TWO PILLARS OF JAVANESE SOCIETY

Like the Java War, the 2019 Election in Central Java, DIY and East Java could be seen conservative Javanese reaction against groups under Prabowo-Sandi's campaign like Gerindra, FPI and PKS. In this section I will talk about the first 2 pillars, secular pillar (Yogyakarta Sultanate and the PDI-P) and religious pillar (NU). In separate sections I will talk about ordinary Javanese.
SECULAR PILLAR
Hamengkubuwono X publicly remained neutral. However, it was clear from photos during Jokowi and Prabowo visits to the Kraton, the Kraton backed Jokowi. Here is a photo of Jokowi with the Sultan, the Queen consort and all the princesses, and here is a photo with Prabowo and the Sultan. Here is a photo of Jokowi and Jusuf Kalla with the Sultan during 2014 campaign, and Prabowo with the Sultan in 2014. As you see the photos of Jokowi with the Sultan in 2014, and Prabowo with the Sultan in 2014 and 2019 are the essentially the same, the Sultan met with them in side rooms and without the princesses. In 2014, the Kraton was neutral. What changed during the five years? First, the Sultan declared his eldest daughter heir apparent in 2015, going against palace norms and tradition. Secondly, Prabowo aligned himself too closely with PKS and more importantly with FPI, and these groups are more disposed to supporting the Sultan's brothers position that females can't lead the Sultanate. I think Prabowo realized this, and brought along Titiek Suharto and Rachmawati Soekarnoputri, to soften his image.
The PDI-P felt threatened by Gerindra, because Gerindra setup a lot of Posko (campaign offices) in both Central Java and Yogyakarta. They even establish their HQ in Solo, Jokowi's home town. This is what Ketua DPC PDIP Kota Semarang PDIP Hendrar Prihadi said, on Dec 12, 2018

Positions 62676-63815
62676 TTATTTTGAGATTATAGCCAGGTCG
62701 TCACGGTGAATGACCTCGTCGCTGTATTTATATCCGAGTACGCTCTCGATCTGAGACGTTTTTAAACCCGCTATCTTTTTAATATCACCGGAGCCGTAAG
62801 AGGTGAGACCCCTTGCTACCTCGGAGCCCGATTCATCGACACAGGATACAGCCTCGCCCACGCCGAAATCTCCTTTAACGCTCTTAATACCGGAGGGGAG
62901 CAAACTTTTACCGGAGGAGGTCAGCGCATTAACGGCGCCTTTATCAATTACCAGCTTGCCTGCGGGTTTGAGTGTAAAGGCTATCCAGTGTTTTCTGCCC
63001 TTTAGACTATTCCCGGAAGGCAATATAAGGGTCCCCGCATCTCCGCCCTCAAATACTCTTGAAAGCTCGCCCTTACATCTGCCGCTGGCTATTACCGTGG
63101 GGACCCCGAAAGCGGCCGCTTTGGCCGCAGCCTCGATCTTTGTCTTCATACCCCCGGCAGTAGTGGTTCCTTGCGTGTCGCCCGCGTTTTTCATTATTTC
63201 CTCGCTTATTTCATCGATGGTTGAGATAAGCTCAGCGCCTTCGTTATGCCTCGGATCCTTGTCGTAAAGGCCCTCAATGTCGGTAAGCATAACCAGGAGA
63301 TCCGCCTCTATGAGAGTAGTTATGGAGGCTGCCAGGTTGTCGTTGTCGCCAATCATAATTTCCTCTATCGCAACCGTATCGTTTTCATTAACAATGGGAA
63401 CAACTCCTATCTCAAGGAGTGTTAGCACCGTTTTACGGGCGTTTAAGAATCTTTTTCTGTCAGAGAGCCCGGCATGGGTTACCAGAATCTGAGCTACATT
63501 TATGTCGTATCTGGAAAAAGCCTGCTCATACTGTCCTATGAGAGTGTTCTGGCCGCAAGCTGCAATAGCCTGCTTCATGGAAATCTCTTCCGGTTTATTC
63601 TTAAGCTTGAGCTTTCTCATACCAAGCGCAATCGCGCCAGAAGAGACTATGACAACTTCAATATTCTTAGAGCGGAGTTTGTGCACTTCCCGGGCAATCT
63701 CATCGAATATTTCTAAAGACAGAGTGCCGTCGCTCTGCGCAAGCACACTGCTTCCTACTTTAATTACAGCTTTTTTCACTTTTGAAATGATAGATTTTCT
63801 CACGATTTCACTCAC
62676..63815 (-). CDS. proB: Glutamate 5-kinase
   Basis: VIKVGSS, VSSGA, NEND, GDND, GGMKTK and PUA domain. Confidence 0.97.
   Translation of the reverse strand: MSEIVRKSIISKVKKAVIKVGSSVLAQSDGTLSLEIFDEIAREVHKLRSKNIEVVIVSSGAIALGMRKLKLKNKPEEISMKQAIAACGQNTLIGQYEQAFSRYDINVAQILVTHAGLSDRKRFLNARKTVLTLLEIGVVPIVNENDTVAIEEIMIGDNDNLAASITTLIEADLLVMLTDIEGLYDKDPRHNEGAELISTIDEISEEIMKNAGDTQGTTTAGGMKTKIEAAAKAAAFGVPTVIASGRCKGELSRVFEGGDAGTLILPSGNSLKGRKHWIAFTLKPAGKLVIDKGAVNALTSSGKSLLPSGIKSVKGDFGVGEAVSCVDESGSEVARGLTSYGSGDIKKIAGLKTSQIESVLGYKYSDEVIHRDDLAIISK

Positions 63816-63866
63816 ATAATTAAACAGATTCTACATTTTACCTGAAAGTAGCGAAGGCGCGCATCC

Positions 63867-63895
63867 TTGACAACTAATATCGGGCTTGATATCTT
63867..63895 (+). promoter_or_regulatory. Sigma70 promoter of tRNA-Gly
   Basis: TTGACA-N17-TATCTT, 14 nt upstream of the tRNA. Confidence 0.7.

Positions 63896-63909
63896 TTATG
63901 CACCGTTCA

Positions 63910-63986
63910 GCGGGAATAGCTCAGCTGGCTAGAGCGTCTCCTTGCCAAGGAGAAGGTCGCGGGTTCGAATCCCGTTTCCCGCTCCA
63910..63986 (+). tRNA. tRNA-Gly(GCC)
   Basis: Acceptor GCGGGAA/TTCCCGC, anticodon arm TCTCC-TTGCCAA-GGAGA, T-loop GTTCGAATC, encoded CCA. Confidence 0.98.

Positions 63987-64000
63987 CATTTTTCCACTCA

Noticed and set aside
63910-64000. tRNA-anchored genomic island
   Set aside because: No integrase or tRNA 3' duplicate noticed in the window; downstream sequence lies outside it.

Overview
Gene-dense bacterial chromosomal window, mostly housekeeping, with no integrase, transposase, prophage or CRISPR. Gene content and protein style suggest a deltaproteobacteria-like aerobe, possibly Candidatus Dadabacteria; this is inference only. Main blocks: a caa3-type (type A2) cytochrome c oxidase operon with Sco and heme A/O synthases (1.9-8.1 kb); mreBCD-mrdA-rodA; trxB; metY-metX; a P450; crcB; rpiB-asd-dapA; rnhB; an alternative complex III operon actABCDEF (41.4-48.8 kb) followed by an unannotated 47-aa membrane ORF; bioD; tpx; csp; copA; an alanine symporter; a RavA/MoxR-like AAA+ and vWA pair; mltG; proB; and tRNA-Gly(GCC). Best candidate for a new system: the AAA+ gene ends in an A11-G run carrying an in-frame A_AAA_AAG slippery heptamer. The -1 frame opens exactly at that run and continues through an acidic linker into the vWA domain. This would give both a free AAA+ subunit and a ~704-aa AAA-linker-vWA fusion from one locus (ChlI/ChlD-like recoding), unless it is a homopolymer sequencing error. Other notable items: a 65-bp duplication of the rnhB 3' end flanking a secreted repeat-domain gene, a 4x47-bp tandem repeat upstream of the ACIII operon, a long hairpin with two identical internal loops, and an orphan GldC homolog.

Menurut Hendrar, rencana kubu Prabowo-Sandi yang akan membangun posko kemenangan sampai ke tingkat RT/RW, merupakan khayalan tinggi karena pembuatan posko secara masif membutuhkan biaya yang tidak sedikit."Sudah tahu belum di Jawa Tengah ada berapa desa, berapa RT-RW. Bangun posko tidak murah, biayanya besar," katanya.
Ketika posko Prabowo-Sandi berdiri, kata Hendrar, seketika kader PDIP semakin bersemangat untuk memenangkan pasangan Jokowi-Maruf. Rencana pembangunan posko pemenangan itu dikatakan cawapres nomor urut dua Sandiaga Uno untuk mengoyak mitos Jateng kandang banteng.
Without full support from BPN coalition partners, particularly PAN, PPP and Demokrat, Prabowo and Sandi were just firing blanks.
RELIGIOUS PILLAR
With NU, whether in East or Central Java, they felt threatened by Prabowo-Sandi's association with groups like FPI, and their willingness to lift the ban on HTI. During the campaign, NU took a hardline message
And their message is not a conciliatory one; rather, it’s message of “us or them”. NU and PKB leadership now propagate a kind of militant pluralism, which paints any Islamist group affiliated with Prabowo as a threat to the nation. NU’s leaders, from the national level down to local ulama on Java, Madura and, in West Nusa Tenggara, the NU and Nahdatul Wathan-affiliated Tuan Guru, have been enlisted to convince the electorate not just that Jokowi will support these traditionalist Islamic institutions and their community of santri, but also that a Prabowo victory would open the door to an Islamic caliphate, and the rise of an emboldened Hizbut Tahrir Indonesia (HTI).
The assumption here is the NU can dictate to its branches and masses what to do, but my view it was the ordinary Javanese and NU grassroots members in Central and East Java that pushed NU central leadership to act. Despite what the article says, I don't think any of the senior leadership in NU expected the non-Javanese NU affiliated branches would have much luck in getting their members to back Jokowi.
Non Javanese NU branches and leaders are more favorably disposed to FPI than Javanese NU branches. NU in Madura, unlike their counterparts on Java, had good relations with FPI. Mar'uf Amin stated the position of NU with regards to FPI
Mereka (FPI) juga memecahkan diri atau keluar dari kelompok NU karena menganggap NU kurang keras. Padahal bukan kurang keras, tapi NU bijak, santun untuk berjuan. Sekarang ini justru bukan antisipasi lagi, sudah ada di Indonesia, Wahabinya ada, bahkan HTI-nya, bahkan juga ada gerakan yang anak-anak kita dulunya tidak puas dengan gerakan yang kurang ekstrem dari NU, kelompok FPI,
Both NU and FPI are opposed to Wahhabi influence in Indonesia.